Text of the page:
“In 2021, lawful residents of New York City were finally granted a voice in their local municipal elections. People that have lived here, worked here, followed the rules, and paid their taxes have once again been silenced. If the leaders of this majority-minority city allow this act of voter suppression to pass, then we have failed our neighbors, our friends, and our loved ones,” said Bertha Lewis Founder and President, The Black Institute.

"Chinese for Affirmative Action and the San Francisco Immigrant Parent Voting Collaborative, stand in solidarity with immigrants and advocates in New York City, to demand access to democracy through immigrant voting! As advocates from San Francisco, who also fought against a lawsuit to stop immigrants from exercising their right at the ballot box, we understand these lawsuits as voter suppression tactics rooted in xenophobia and driven by a partisan agenda. As seen in the news, anti-immigrant sentiments are rising and will only worsen as the year progresses. In these times, it is crucial for New York City leaders to take a stand alongside immigrant residents and appeal the appellate court's decision on Local Law 11," said Annette Wong, Managing Director of Programs, Chinese for Affirmative Action.

“Today, MinKwon Center stands tall with the rest of the Our City Our Vote coalition to demand that voting rights should be recognized for all 3 million immigrants that call New York city, ‘home.’ It is unacceptable that most immigrants still cannot do their civic duty and vote alongside their fellow New Yorkers. MinKwon Center will continue to fight for the voting rights of all immigrants and will continue to advocate for the passage of OCOV,” said Woojung (Diana) Park, Immigrant Justice Organizer, MinKwon Center for Community Action.

“Our democracy grows stronger when we bring more eligible voters into the system,” says Susan Stamler, Executive Director, United Neighborhood Houses (UNH). “Local Law 11 would be transformative for neighborhoods because it opens the door for our neighbors who live and pay taxes here to help shape how our city functions. When more New Yorkers have a voice in local elections, our communities thrive. We are eager to see this case move forward to the New York State Court of Appeals, and are grateful to our partners at LatinoJustice and all the defendants for continuing this fight.”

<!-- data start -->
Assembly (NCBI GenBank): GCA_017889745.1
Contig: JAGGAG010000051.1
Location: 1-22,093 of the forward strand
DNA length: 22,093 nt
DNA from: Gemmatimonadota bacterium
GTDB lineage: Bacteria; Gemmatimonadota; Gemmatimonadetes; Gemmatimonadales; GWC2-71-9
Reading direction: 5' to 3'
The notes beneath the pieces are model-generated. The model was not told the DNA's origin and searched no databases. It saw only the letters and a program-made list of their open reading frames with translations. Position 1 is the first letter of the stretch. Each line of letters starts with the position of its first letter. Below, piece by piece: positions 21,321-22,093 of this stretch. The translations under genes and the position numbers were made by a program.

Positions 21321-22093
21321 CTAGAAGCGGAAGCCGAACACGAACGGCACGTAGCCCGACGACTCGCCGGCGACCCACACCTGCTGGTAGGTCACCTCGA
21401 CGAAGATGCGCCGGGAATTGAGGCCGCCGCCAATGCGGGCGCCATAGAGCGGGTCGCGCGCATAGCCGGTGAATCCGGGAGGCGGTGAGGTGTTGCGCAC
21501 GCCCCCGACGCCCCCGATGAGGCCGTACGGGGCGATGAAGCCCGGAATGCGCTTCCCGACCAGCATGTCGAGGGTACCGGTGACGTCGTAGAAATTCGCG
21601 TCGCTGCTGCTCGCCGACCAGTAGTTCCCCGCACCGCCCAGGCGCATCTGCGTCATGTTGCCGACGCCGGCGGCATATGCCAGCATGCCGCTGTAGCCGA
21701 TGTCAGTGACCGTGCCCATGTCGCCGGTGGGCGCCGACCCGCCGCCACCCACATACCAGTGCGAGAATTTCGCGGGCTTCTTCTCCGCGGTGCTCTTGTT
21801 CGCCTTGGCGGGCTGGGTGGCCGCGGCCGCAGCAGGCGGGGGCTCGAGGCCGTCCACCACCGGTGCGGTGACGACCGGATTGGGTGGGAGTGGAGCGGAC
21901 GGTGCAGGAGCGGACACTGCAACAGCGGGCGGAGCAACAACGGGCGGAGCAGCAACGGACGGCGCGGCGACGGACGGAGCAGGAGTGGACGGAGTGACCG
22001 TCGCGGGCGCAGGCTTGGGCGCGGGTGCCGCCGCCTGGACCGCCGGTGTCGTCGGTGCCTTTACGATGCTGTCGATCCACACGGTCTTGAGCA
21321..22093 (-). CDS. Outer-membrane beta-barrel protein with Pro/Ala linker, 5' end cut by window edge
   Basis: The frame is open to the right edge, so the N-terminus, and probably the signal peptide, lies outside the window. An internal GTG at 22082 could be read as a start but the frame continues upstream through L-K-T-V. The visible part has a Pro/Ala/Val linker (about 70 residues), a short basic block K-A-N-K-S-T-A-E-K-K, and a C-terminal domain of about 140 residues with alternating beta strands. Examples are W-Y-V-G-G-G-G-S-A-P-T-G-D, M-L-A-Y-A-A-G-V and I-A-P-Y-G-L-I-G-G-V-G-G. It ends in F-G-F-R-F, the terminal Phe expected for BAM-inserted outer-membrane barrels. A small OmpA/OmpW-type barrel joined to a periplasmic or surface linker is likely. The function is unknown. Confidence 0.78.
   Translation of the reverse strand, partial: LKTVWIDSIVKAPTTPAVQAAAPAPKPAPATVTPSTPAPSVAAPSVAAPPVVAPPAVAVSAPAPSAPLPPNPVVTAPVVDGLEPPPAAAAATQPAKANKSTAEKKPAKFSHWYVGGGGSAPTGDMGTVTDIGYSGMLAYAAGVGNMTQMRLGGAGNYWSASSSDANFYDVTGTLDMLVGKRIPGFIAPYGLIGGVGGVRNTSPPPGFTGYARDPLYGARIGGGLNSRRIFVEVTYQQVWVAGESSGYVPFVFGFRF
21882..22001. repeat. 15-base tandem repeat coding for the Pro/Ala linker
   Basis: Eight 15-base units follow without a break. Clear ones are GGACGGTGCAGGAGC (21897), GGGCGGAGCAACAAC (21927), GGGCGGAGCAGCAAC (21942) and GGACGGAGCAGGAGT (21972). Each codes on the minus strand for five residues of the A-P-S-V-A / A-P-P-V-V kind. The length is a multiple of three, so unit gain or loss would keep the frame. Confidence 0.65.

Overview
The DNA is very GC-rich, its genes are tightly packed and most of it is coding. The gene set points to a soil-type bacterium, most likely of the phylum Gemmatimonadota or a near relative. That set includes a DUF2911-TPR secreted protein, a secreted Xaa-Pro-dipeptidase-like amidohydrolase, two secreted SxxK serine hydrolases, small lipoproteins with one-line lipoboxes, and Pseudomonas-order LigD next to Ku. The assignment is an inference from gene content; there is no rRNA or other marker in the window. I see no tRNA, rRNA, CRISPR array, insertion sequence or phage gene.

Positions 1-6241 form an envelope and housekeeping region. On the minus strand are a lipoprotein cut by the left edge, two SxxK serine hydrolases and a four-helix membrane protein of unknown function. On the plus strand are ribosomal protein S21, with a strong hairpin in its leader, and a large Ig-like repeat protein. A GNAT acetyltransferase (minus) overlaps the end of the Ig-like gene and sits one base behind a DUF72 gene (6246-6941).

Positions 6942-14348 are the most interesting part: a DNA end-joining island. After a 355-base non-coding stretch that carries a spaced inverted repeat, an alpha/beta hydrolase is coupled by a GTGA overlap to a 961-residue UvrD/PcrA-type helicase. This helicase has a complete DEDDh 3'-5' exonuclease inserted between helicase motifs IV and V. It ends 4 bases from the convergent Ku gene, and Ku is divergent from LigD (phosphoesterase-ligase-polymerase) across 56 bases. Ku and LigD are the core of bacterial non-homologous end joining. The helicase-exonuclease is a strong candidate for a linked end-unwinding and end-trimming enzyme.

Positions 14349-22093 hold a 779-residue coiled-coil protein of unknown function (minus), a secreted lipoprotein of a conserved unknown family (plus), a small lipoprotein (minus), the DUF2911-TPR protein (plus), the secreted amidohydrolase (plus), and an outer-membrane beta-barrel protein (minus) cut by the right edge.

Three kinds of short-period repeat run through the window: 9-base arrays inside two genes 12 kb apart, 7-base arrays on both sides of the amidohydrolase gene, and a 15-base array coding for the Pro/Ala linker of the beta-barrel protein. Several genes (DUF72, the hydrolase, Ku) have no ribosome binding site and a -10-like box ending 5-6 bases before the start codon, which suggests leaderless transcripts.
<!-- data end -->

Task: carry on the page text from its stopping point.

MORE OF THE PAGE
In December 2021, the New York City Council passed Local Law 11 (known as Our City, Our Vote), which allows New York City residents who are otherwise qualified to register under New York State election law, to vote in municipal elections. It was enacted by the New York City Mayor in December 2022. Prior to the bill’s passage, nearly one million New York City residents could not vote in local elections due to their citizenship status, despite paying taxes and being invested in and contributing to the city.

In January 2023, a group of New York Republican voters, New York Republican officials, and members of the New York Republican State Committee and the Republican National Committee, filed a legal challenge seeking to subvert the will of the New York City Council and newly enfranchised New Yorkers. Prior to pushing for its passage, the New York Immigration Coalition, assisted by a pro-bono legal team, conducted a rigorous legal review of Intro 1867/Local Law 11 and found that the bill did not violate New York State’s electoral laws or its constitution.

In February 2024, the NYS Supreme Court Appellate Division, Second Department, ruled in favor of the Republicans, calling the law unconstitutional. One member of the four-judge panel issued a dissenting opinion on the decision.